Author New Member from Loughborough, East Midlands  (Read 1682 times)

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  • Offline fred_jb

    • Crossrunner Junior  ‐    3
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    • Topic Author

    Offline fred_jb

    • Crossrunner Junior
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    • Topic Author
    • Posts: 3
    • Bike: CrossRunner
    • City / Town: Loughborough
    • Country: UK
    New Member from Loughborough, East Midlands
    on: August 15, 2014, 09:38:22 pm
    August 15, 2014, 09:38:22 pm
    Hi All,

    Been lurking here for a while, so thanks to you all for the very useful information on the forum.

    I recently returned to biking after a gap of over 25 years and initially settled on a BMW F800ST and managed to buy one from a dealer with BMW warranty via eBay at a bargain price.  However I just couldn't get on with the riding position which put too much weight on my hands and caused numb fingers.  Even bar risers didn't help much.   The final straw was the crazy switchgear which requires you to use your throttle hand to activate the right indicator and use the separate indicator cancel switch.   Not having large hands I found this a stretch and it compromised throttle control at crucial moments.  I think it is not only poor ergonomics, but downright dangerous, so I am not surprised that BMW have adopted a conventional arrangement for all their latest models.

    Anyway I kind of came across the CrossRunner by chance because a different BMW dealer I went to see to do a potential trade-in of my bike had one in stock.  To cut a long story a bit shorter, I ended up not losing any money on the F800, and got a 61 plate CrossRunner with just over 10k miles.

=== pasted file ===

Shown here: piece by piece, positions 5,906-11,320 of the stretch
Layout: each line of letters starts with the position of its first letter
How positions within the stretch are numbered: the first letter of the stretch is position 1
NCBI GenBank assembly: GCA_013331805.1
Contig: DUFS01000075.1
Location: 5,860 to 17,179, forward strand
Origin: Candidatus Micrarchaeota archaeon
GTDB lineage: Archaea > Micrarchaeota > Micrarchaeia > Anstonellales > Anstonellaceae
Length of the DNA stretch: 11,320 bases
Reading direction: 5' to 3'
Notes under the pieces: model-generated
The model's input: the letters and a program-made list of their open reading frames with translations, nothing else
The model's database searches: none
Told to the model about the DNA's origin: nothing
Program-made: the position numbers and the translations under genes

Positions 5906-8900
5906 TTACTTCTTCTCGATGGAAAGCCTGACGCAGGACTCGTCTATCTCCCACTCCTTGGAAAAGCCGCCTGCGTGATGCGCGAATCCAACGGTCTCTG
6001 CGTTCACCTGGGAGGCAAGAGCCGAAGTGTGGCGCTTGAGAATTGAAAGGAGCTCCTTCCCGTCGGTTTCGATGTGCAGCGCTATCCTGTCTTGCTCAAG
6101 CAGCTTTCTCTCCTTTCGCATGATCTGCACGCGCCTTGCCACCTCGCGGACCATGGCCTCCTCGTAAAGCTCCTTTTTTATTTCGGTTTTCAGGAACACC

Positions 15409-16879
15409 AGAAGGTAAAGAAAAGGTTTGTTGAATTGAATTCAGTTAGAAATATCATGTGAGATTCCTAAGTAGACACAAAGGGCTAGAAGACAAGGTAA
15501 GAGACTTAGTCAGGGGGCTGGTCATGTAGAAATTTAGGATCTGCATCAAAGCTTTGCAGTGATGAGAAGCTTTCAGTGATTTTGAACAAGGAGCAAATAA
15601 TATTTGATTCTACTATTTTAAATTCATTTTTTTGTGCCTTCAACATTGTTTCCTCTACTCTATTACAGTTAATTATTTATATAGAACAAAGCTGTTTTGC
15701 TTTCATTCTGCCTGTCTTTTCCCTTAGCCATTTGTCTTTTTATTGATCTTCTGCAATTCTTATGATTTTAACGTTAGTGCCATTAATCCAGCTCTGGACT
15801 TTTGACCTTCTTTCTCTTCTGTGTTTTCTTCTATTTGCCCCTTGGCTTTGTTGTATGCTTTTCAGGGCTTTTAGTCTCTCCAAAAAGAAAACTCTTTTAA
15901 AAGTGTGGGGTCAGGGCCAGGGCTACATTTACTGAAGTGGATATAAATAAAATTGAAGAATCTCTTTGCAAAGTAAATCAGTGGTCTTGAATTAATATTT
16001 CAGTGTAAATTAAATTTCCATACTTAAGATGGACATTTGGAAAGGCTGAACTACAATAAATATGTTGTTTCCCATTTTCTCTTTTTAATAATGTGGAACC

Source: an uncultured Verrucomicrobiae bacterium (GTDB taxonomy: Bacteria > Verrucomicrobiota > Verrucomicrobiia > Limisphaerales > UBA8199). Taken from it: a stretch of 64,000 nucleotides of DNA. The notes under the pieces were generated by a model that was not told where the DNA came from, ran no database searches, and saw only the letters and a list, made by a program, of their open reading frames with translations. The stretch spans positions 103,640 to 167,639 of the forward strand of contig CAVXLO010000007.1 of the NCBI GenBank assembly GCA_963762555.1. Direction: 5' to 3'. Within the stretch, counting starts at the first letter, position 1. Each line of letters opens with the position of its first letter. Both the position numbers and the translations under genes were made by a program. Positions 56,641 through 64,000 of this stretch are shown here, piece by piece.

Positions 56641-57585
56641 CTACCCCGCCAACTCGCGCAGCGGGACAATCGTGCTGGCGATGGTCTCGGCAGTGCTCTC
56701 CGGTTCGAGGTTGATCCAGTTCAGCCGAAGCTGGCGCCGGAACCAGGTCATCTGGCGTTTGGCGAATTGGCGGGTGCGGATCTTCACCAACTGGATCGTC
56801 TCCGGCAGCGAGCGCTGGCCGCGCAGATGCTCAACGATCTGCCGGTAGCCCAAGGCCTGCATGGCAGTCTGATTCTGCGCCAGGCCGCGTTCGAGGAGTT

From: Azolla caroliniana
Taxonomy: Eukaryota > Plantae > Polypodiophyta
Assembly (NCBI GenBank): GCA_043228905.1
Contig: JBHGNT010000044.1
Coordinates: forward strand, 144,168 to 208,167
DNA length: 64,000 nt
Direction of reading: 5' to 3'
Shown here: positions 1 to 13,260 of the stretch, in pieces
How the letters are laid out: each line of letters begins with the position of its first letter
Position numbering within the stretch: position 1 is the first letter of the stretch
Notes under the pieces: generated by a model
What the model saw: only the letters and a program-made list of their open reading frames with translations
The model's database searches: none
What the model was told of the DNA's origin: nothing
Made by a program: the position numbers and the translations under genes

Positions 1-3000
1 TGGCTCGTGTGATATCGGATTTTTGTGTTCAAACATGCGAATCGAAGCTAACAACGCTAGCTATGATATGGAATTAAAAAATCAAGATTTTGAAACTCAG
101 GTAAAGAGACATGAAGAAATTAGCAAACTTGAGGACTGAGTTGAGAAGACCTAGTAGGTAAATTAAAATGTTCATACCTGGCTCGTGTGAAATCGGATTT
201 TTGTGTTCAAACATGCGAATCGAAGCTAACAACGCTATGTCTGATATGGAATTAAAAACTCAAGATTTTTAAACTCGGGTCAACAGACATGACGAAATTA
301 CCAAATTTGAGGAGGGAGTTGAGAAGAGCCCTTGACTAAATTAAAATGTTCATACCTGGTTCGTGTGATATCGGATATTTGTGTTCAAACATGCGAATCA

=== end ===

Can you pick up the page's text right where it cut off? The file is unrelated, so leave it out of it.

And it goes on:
I have just completed a 2200 mile round trip to the South of France, where I spent ten days with the wife and younger son who travelled down by TGV.   The actual riding part was over about 7 days, and I have come back really loving the bike, which in a way I see as the modern equivalent of my last bike.  This was the Honda CX500, which I owned for about 7 years from 1981 and did about 25,000 miles on, though of course the CrossRunner is a better bike in every way - as it should be given the time gap!

    Having started out fairly sedately, by the end of the trip was making use of all the power of the lovely VFR800 engine, and though the CrossRunner is probably all I need, I was thinking that perhaps the CrossTourer with automatic DCT gearbox might be a future upgrade path, more for the reportedly excellent gearbox than the VFR1200 motor.

    If I have any criticism of the CrossRunner, it is the gearbox - a bit clunky in first/second and having an annoying habit of being frequently unable to find neutral without a lot of messing about with clutch and gearshift if coming to a stop in a higher gear than second, i.e. without going down through all the gears while still moving.